County Legislature considering countywide solar PILOT law

(Photo Source: Unsplash).

An amendment to an existing law that would make the Cortland County Industrial Development Agency (IDA) negotiate payment in lieu of taxes (PILOT) agreements with solar project developers is making its way through the County Legislature.

A draft of the local law was approved via a 5-2 vote by legislators at Thursday’s Agriculture, Planning and Environmental committee. The amendment eliminates the county’s asking price of $7,000 per megawatt (MW) generated and codifies the need for PILOT agreements on solar projects. 

The local law also designates the County IDA as the lead agency to negotiate a PILOT agreement if a developer proposes a project directly to county officials. If a project is proposed directly to a municipality, that municipality can negotiate a PILOT with the developer.

“We’re saying to companies ‘work with our professionals, work with those in economic development in the county that know what’s going on,’” Legislative Minority Leader Beau Harbin (D-LD-2) said of the amendments. 

The negotiating floor of $7,000 per megawatt has been prohibitive for companies to negotiate projects in Cortland County.

If the PILOT can’t take into consideration the infrastructure costs that project sponsor might have to put forward, and which would be a benefit to the community and the county, then you’re missing a real substantial point,” said Michael Barilsky, a member of Cortlandville’s solar committee. Barylski, a former Department of Environmental Conservation (DEC) employee, has a contractual relationship with EDF Renewables, a company that has expressed interest in setting up solar projects in the county.

“You need the IDA to be able to approach companies. The planet is on fire, we need to move now,” he said. “If you look at the data, you will not find in any surrounding counties anything that resembles a $7,000 balance. As a result of that, that’s exactly why we have not seen any project sponsors or solar projects come through Cortland County.”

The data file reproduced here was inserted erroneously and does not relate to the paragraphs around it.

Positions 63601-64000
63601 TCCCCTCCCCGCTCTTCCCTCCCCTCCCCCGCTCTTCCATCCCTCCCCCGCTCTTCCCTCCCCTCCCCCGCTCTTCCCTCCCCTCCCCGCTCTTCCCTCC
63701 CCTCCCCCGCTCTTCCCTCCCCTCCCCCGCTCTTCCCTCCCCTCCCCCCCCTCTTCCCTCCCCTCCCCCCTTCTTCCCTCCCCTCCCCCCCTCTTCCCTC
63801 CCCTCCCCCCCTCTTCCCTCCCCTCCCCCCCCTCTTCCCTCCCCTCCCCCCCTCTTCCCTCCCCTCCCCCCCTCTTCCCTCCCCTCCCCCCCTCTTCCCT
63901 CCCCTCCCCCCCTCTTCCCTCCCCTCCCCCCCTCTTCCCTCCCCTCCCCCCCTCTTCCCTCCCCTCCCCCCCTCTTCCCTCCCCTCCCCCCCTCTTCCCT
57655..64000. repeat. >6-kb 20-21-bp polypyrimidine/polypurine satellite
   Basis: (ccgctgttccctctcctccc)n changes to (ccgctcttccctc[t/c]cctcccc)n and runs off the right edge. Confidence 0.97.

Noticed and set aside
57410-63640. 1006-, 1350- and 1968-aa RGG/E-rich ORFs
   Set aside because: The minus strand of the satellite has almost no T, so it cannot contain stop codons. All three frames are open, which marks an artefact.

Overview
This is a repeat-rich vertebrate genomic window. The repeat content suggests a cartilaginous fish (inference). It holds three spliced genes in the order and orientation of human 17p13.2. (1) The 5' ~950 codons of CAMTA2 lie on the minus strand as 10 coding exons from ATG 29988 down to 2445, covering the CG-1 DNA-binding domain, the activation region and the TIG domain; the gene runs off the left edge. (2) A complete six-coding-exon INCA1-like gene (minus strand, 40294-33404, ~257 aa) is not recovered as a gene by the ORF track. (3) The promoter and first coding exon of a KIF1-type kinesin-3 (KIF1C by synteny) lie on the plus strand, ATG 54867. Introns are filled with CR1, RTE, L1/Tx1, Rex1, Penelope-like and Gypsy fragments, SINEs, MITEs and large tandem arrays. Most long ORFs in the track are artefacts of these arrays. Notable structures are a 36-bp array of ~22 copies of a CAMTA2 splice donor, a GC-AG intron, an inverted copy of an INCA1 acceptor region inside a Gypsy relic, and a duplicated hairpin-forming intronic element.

Victor Siegle, a resident of the Village of Homer, spoke in opposition of the measure.

“There is no reason to surrender the watchdog and legal powers of our active County Legislature,” Siegle said. “There's also no reason to override the approval powers of our towns and school districts.”

The IDA, Siegle said, stands to benefit from PILOTs.

“The IDA also receives a 1 percent fee from each completed PILOT,” he added, with that amount having been less significant in the past, but will reach $1.3 million. “Now, if the IDA intends to retain a large sum in return for a PILOT, it may lead to a fundamental conflict of interest when negotiating a solar PILOT.”

New negotiations, according to BDC/IDA director Garry VanGorder, are starting lower than $7,000 per megawatt.

“​​My latest information I have is that for utility grade projects, you're looking at $4,000 per megawatt at the top of negotiations,” he said, adding that could include a host community agreement that benefits the municipality hosting the project directly.

The County Legislature will have a public hearing on these amendments at its Oct. 27 legislative session. The Legislature is set to vote on these amendments at its Nov. 17 meeting.